A Piece of the Chelsea Hotel’s Fabled Art History

Buyers can nab a piece of the iconic Chelsea Hotel’s history when Freeman’s auction house in Philadelphia offers the private art collection of longtime manager Stanley Bard at auction next month (May 16).

Bard, who passed away in February at age 82, oversaw the hotel for 50 years. His life is inextricably linked with the hotel’s rich history—which is both famous and infamous—and the many creative geniuses, including writers, musicians and artists for whom it was a favorite haunt or longtime home.

The Chelsea Hotel “was obviously such a magnet for creative types, so a lot of the artists in the sale are those who were associated with the hotel,” said Dunham Townend, head of Freeman’s modern and contemporary art department. “Of course,” she added, “no one was more associated with the hotel than Stanley himself so he got to be great friends with many of the artists.”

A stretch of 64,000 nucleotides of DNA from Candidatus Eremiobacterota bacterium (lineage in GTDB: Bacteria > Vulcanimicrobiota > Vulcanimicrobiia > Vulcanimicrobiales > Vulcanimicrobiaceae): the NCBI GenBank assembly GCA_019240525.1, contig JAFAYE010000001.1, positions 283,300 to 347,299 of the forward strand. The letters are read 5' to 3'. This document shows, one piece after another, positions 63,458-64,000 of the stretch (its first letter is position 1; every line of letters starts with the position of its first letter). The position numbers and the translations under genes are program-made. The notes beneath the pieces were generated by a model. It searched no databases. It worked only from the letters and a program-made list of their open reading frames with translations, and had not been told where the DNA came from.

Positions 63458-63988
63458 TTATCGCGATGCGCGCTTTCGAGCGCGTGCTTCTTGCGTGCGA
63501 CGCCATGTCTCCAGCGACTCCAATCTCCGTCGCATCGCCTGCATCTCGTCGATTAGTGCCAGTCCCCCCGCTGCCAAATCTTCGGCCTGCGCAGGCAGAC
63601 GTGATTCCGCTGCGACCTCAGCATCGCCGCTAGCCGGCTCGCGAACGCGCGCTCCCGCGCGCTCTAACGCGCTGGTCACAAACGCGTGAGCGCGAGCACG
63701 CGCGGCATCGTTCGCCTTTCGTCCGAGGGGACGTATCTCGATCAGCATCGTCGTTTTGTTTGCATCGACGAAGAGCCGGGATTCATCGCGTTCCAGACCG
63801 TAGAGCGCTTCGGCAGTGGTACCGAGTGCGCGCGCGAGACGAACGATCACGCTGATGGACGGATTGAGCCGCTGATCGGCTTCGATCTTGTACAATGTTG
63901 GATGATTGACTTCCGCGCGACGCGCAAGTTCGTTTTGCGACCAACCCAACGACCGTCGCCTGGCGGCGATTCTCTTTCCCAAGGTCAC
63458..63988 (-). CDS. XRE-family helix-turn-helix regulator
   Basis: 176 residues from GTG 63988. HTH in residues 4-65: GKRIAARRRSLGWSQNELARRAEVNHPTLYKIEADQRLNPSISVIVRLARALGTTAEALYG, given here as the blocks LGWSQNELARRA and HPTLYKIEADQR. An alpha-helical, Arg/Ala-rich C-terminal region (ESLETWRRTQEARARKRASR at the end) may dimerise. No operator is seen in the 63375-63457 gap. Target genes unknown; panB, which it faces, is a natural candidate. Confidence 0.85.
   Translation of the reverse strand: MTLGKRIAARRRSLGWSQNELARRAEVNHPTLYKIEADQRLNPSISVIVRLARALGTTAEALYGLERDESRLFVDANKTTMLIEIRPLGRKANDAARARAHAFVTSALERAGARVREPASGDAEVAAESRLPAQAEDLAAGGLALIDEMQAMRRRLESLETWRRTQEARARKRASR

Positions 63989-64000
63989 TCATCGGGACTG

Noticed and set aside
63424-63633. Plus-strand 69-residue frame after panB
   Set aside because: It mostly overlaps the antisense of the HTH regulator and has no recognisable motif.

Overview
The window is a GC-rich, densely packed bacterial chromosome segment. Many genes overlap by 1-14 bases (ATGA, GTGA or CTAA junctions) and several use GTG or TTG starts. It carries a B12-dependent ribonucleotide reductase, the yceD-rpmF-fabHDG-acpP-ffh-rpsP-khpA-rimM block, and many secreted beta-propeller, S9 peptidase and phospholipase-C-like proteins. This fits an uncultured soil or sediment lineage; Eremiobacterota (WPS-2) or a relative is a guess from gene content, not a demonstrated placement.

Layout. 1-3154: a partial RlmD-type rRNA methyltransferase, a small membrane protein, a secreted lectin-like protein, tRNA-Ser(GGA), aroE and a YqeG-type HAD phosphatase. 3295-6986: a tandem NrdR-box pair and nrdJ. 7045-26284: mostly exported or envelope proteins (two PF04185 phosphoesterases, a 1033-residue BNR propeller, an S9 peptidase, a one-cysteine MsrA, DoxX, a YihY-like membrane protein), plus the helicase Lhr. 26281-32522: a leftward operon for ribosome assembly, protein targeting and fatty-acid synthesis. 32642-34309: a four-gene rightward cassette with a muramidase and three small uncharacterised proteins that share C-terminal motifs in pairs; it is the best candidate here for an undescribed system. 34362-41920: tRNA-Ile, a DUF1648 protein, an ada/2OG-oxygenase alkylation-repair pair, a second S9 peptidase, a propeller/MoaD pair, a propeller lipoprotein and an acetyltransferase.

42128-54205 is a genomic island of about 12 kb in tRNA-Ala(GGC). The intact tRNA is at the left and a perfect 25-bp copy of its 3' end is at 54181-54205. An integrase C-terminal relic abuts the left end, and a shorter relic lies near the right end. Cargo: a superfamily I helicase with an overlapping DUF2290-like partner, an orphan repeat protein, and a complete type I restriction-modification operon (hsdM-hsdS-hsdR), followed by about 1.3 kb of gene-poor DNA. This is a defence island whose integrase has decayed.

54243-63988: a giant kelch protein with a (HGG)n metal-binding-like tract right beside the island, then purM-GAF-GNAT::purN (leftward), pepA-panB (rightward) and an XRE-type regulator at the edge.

A New York Times obituary dubbed Bard the “Robin Hood of innkeepers,” and a longtime resident called him “the most beloved—and enigmatic—character ever to grace the halls of the Chelsea.”

Townend said the auction, titled “Stanley Bard: A Life at the Chelsea,” features about 90 lots and spans a relatively wide time frame, with the earliest work dating to 1901. Further, some of the works, such as the sale’s top lot—an oil on shaped canvas by Tom Wesselmann—bear personal dedications to Bard from the respective artists.

The Wesselmann, for instance, Face #1 (1966) bears an inscription on the verso that reads, “For Stanley with Affection–Tom Wesselmann”. It is estimated at $600,000 to $800,000 and is by far the most expensive lot of the sale. Most of the works are priced under $50,000, and the least expensive, is a work by Don Olsen, also inscribed to Bard, that is estimated at $300 to $500.